Past participle active
The past participle active (PPA) is a verbal adjective that expresses a past and therefore premature action in relation to the parent sentence . It is not to be confused with the present active participle (PPA) and the perfect passive participle (PPP).
In Latin there is no such form. However, with Deponentien , that is, with verbs that are formed passively but have an active meaning, e.g. B. hortatus - the one who has admonished ; the PPP has the corresponding grammatical function.
The Ancient Greek knows a participle aorist active (the aorist in Greek is more or less the Latin perfect) and a past participle active (the Greek perfect expresses a completed action in the past, the results in the presence of stops). Examples:
- Participle Aorist Active: παιδεύσας, -σασα, παιδεῦσαν der, die, that (once) educated; the one who educated etc.
- Past participle active: πεπαιδευκώς, -κυῖα, -κός der, die, that has raised
The Slavic languages also know the perfect active participle. The actual active participle of Slavic (including originally Russian ) is the participle in -l (-л) , from which today's preterital forms of Russian originate, for example: я сказал "I said", прочитал "I have (through ) read ". In today's Russian, the past participle is formed with -в : having said Сказав , having read Прочитав . The l-participle of verbs of movement is used in Slavonic when the past participle is passive in German , although an active action is being expressed, e.g. B. Slovenian prispela pisma "arrived letters", odrasel "grown up". The perfect active participle is clearly distinguished from the perfect passive participle: padli vojaki (perfect active participle) "fallen soldiers" - ubiti vojaki (perfect passive participle) "killed soldiers".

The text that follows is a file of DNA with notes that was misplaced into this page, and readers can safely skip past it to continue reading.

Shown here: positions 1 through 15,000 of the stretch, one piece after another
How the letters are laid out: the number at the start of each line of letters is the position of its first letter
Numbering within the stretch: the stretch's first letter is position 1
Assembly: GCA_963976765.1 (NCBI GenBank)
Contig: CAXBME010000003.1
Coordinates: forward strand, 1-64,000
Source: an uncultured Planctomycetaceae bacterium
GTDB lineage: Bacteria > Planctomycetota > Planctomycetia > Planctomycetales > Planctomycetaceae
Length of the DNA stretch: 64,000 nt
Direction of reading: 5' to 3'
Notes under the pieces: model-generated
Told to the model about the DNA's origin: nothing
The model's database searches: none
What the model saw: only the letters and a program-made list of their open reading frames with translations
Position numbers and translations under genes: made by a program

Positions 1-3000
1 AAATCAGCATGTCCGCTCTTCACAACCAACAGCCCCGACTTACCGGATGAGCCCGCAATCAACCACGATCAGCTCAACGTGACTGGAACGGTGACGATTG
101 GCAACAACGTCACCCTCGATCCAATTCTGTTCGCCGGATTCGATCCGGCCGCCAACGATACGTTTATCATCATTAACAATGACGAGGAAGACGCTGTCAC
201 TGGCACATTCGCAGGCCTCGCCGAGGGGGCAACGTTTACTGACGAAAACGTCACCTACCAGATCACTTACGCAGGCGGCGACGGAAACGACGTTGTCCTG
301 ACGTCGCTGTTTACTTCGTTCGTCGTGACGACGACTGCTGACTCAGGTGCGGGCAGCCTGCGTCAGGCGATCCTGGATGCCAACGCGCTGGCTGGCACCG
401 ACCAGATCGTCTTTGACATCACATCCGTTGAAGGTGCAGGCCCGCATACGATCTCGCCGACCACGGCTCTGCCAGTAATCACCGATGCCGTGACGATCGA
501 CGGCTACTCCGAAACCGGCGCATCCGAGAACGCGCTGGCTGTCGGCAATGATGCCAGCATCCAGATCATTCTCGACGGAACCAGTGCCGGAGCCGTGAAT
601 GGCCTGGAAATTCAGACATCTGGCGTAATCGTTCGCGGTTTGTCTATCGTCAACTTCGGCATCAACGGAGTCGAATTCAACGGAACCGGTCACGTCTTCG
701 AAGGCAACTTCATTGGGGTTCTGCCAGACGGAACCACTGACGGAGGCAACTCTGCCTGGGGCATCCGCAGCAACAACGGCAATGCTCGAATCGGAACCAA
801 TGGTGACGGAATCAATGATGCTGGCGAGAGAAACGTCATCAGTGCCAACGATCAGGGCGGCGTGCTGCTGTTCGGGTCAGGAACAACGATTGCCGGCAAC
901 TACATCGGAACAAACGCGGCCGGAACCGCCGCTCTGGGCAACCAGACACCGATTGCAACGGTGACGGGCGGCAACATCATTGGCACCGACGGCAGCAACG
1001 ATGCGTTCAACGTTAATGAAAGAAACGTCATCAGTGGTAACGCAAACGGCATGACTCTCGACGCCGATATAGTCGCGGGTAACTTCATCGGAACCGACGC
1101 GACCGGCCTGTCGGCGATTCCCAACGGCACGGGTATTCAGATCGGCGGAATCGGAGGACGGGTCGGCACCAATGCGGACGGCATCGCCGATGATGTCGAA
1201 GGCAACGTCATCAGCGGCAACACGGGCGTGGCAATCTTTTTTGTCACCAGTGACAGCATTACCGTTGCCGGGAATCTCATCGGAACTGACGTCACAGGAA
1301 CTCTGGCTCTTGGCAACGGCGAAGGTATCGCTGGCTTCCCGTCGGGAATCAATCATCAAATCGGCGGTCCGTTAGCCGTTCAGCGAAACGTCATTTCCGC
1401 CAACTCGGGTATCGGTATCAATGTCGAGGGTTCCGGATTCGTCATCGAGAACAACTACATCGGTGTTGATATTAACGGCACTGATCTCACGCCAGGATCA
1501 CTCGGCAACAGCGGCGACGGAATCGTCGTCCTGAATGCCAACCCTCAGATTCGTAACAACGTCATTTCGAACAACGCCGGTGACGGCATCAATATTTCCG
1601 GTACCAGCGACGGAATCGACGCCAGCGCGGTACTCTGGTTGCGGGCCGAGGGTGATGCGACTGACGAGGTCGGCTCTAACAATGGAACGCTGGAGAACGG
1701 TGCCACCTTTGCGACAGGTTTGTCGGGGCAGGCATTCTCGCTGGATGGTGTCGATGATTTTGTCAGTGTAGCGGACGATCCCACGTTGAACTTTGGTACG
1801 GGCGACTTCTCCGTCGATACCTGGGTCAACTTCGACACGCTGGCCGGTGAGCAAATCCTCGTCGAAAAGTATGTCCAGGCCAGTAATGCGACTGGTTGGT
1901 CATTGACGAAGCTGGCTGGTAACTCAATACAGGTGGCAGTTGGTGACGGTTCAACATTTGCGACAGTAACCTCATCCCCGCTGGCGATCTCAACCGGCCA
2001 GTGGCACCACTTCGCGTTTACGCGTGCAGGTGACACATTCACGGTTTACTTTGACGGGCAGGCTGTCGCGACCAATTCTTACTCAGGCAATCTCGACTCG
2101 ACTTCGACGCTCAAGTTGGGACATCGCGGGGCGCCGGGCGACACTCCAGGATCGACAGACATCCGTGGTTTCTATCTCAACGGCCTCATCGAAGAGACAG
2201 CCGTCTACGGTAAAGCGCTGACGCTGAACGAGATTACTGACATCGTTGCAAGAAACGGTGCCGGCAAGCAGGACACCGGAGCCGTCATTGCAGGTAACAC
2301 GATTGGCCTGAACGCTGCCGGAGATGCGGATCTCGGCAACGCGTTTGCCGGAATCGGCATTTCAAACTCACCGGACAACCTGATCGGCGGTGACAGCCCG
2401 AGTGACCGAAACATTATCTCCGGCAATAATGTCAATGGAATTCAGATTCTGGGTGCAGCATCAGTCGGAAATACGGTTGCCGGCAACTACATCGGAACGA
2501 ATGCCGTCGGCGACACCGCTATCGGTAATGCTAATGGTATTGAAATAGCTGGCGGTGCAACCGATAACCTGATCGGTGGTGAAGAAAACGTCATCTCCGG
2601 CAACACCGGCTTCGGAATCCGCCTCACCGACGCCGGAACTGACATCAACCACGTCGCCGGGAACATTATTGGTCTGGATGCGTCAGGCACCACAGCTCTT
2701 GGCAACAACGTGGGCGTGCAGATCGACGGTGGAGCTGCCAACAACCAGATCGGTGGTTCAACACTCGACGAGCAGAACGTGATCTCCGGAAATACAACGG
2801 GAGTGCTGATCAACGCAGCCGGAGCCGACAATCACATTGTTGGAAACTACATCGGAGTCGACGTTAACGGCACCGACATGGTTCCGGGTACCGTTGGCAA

In German , the grammatical form of the past participle does not exist.
The function of a past participle active in German for transitive verbs can only be reproduced using multi-part forms, namely through the past participle passive in combination with a present active participle of the corresponding auxiliary verb.
Example: Having revised the article , the Wikipedian turned to other activities.
If this way of expression is already unusual, then one finally reaches the limits of the German language with verbs whose perfect tense is formed with a form of "sein". Here, analogous to the above, Example, actually the present participle active of the auxiliary verb sein are formed. But since this form is not used in German (as in Latin) outside of philosophical texts, it falls i. d. R. away.
Example: Going for a walk (having been) returned home.
The German participle perfect passive can have active meaning in the unaccusative verbs , a subgroup of the intransitive verbs . There is usually an adjective used: the recently deceased Mr. K., everyone therefore spilled cur ...
Replacement and paraphrase options in German
Participles are rarely used in German. If, for example, when translating from a foreign language, you are faced with the problem of a participle - e.g. B. πεπαιδευκώς - to have to transfer, there are the following options:
- Literal translation: as having been educated
- Subordination : because / there / although / after / as ... he raised,
- Relative clause : the one who educated
- Assignment: he educated and ...
- Noun : the (former) educator
The decision for one of these options must be made based on the context .